With flashes of colour and sweet smells, our image of the countryside often includes a wildflower meadow. But according to The Royal Botanic Gardens Kew, the UK has lost 97% of its wildflower meadows since the 1930s.
A wildflower meadow in the UK can be home to up to a hundred species of plant and support a complex web of invertebrates (from the soil to the tips of the tallest flowers), mammals, birds, fungi and a host of other wildlife.
Wildflower areas include food plants and egg laying habitat for the caterpillars that become butterflies and moths. Tall vegetation creates resting places for beneficial insects such as spiders, ladybirds and lacewings. These creatures help control pests in gardens and commercial crops.
The flood plain meadows you are standing in contain a wide array of wildflowers.
Yellow Rattle, also known as Hay rattle due to the noise the seeds make in the pods when plant is rattled. This is an annual as well as a parasitic plant – feeding off the vigorous grasses, it eventually allows more delicate, traditional species to push their way through.
Marsh Marigold, often called ‘Kingcup’ because its large, golden flowers look like the cups of kings and because its Latin name, Caltha, is derived from the Greek for ‘goblet’. Marsh Marigold is one of the first wetland wildflowers to bloom early in the spring. This makes it a welcome early source of pollen and nectar for many insects such as hoverflies, the large bee-fly – a bee mimic – (Bombylius major) and the honeybee. On the banks of a pond or river, it creates an excellent ground cover and provides shelter for frogs and other waterside inhabitants.
Ragged Robin – Ragged robin, Lychnis flos-cuculi, is a pretty native wildflower that thrives in damp soil including bog gardens, wet meadows and marshy ground. Once widespread around the UK, ragged robin is now rarely seen in the wild due to drainage and loss of wet meadows and ponds. The flowers are valuable for wildlife, rich in nectar and good for bees and other insects,. As a clever mechanism against attack, the stalk of Ragged-Robin is covered with tiny downward-pointing hairs that prevent small insects such as ants climbing up the stalk and attacking the flower.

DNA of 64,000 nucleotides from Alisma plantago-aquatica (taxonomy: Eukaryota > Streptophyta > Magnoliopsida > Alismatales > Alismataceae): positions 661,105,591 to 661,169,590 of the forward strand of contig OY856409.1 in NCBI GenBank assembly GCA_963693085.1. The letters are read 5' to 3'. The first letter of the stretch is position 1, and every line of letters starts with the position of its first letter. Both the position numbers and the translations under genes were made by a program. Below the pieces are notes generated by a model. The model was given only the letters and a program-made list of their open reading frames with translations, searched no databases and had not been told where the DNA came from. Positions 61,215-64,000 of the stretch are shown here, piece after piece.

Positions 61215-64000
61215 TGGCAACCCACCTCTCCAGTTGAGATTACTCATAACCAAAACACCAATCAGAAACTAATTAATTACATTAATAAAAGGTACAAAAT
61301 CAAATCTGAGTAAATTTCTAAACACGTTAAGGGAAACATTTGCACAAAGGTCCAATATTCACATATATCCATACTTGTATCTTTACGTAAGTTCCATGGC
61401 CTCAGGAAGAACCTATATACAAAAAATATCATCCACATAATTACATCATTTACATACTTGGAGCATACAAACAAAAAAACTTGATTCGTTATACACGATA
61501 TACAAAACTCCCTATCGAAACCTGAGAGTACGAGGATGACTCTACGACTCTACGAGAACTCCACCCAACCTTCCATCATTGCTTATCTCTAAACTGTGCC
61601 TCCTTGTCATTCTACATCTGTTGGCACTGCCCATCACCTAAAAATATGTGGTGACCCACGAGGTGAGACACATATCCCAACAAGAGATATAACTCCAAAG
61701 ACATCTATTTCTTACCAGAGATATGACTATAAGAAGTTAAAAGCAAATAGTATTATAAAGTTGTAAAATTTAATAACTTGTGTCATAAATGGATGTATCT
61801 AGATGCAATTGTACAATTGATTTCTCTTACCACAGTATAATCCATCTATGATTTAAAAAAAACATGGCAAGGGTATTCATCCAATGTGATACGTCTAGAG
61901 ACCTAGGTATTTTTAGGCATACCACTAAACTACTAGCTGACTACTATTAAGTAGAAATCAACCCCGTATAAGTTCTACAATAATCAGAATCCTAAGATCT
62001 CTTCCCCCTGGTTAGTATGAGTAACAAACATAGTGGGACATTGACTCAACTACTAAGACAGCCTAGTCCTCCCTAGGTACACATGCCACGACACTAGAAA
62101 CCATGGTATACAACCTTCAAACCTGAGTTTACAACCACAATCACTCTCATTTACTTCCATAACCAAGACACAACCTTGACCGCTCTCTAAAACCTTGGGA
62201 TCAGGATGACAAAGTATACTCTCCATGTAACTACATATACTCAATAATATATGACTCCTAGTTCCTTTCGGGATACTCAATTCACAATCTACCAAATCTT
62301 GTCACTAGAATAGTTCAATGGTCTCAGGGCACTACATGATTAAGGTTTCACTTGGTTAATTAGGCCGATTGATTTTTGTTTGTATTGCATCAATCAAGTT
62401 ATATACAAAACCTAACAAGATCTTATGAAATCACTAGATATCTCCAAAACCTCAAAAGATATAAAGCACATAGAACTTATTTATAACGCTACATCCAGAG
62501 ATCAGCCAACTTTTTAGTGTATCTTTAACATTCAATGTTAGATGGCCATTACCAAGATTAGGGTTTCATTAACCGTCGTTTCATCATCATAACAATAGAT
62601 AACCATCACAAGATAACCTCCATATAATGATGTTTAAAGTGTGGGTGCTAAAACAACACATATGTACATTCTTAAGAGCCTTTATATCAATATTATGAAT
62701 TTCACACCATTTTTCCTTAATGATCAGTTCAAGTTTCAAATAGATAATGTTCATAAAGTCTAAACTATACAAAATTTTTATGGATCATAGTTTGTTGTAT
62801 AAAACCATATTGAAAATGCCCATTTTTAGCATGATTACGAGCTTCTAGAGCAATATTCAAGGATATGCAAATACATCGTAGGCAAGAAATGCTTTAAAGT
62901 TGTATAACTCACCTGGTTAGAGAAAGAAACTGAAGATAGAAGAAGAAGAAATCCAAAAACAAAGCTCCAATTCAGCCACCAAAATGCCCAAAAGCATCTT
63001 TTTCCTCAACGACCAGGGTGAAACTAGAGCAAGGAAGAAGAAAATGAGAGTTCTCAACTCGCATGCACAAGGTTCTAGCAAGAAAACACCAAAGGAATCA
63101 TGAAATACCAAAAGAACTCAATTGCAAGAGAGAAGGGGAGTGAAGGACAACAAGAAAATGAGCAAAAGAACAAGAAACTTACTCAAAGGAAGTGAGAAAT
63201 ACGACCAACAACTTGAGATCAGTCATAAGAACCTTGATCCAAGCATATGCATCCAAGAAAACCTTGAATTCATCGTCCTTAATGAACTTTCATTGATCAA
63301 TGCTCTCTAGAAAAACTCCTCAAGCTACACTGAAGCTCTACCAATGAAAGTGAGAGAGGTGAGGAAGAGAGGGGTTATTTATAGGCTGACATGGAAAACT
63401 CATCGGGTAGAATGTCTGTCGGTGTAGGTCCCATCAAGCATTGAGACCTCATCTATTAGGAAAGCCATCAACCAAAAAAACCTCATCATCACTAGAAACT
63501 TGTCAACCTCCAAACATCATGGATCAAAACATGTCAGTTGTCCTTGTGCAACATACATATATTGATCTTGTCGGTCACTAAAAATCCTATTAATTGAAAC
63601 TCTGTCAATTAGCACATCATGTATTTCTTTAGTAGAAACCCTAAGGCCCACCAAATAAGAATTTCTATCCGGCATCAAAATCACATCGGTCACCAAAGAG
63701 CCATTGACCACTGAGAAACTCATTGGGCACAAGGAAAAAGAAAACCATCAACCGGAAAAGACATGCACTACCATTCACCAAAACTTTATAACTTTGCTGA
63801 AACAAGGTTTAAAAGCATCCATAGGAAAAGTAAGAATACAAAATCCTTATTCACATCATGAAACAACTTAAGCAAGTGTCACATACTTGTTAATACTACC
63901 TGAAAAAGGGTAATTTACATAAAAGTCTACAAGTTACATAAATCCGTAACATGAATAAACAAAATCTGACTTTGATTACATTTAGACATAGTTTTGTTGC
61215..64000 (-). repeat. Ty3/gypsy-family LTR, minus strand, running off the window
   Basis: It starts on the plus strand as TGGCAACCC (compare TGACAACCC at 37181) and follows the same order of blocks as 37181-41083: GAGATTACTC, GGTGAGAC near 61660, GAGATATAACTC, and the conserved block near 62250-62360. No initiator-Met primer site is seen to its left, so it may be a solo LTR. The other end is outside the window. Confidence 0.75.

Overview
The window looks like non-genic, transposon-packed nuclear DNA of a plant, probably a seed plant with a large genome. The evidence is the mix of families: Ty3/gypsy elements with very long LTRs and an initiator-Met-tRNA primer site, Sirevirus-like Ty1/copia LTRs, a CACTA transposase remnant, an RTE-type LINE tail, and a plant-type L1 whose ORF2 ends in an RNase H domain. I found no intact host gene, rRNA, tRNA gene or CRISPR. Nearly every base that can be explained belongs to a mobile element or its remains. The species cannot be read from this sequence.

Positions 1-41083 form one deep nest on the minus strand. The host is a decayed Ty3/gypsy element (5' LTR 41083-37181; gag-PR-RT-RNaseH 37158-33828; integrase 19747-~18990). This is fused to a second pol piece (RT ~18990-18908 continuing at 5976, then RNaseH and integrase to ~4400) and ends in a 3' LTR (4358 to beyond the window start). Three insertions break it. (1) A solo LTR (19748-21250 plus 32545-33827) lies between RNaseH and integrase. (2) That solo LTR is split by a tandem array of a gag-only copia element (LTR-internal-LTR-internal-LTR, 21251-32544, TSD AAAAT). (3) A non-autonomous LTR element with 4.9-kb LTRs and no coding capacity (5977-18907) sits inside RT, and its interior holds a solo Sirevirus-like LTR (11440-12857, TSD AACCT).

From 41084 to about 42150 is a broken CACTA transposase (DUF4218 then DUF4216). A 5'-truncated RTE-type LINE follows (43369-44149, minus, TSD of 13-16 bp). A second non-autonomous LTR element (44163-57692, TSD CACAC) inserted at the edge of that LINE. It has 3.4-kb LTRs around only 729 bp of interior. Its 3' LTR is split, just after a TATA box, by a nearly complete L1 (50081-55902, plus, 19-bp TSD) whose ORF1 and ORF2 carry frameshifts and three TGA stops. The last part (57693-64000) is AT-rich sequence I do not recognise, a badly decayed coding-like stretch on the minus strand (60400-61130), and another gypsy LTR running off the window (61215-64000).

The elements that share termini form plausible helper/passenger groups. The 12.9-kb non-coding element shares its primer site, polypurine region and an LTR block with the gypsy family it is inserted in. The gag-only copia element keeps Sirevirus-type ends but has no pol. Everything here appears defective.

Wild Angelica likes to grow on the edge of woods or beside water. It is a common and robust plant of damp meadows, ditches and wet woodlands. As a member of the carrot family (an umbellifer), it displays large, umbrella-like clusters of purple-tinged flowers between July and September which are attractive to a range of insects.
Common Knapweed is a tough, attractive, and easily grown hardy perennial flower, native to the British Isles. It’s a superb wildlife plant as the flowers are rich in nectar and pollen, and attract bees and moths, while the seed heads are popular with seed-eating birds such as goldfinches. It’s also a huge favourite of all kinds of butterflies, including common blues, marbled whites and meadow browns, and is sometimes covered in them.
Meadow Vetchling is a native perennial of moderately fertile soils found in a range of grasslands including meadows, hedges, banks and unimproved and lightly grazed pastures. It is a member of the pea and clover family. Its scrabbling habit can result in it becoming locally dominant but this can be held in check through grazing.
Meadowsweet is a wild flower that prefers damp conditions. The Tudor herbalist and botanist John Gerard called this wild flower the “Queene of the medowes” and described how it was used to scent people’s houses and “delighteth the senses”. Meadowsweet is the food plant for the larvae of several moth species including the emperor moth, grey pug, Hebrew character, lime-speck pug, mottled beauty, and the satellite. Many species of insects are attracted to the flowers.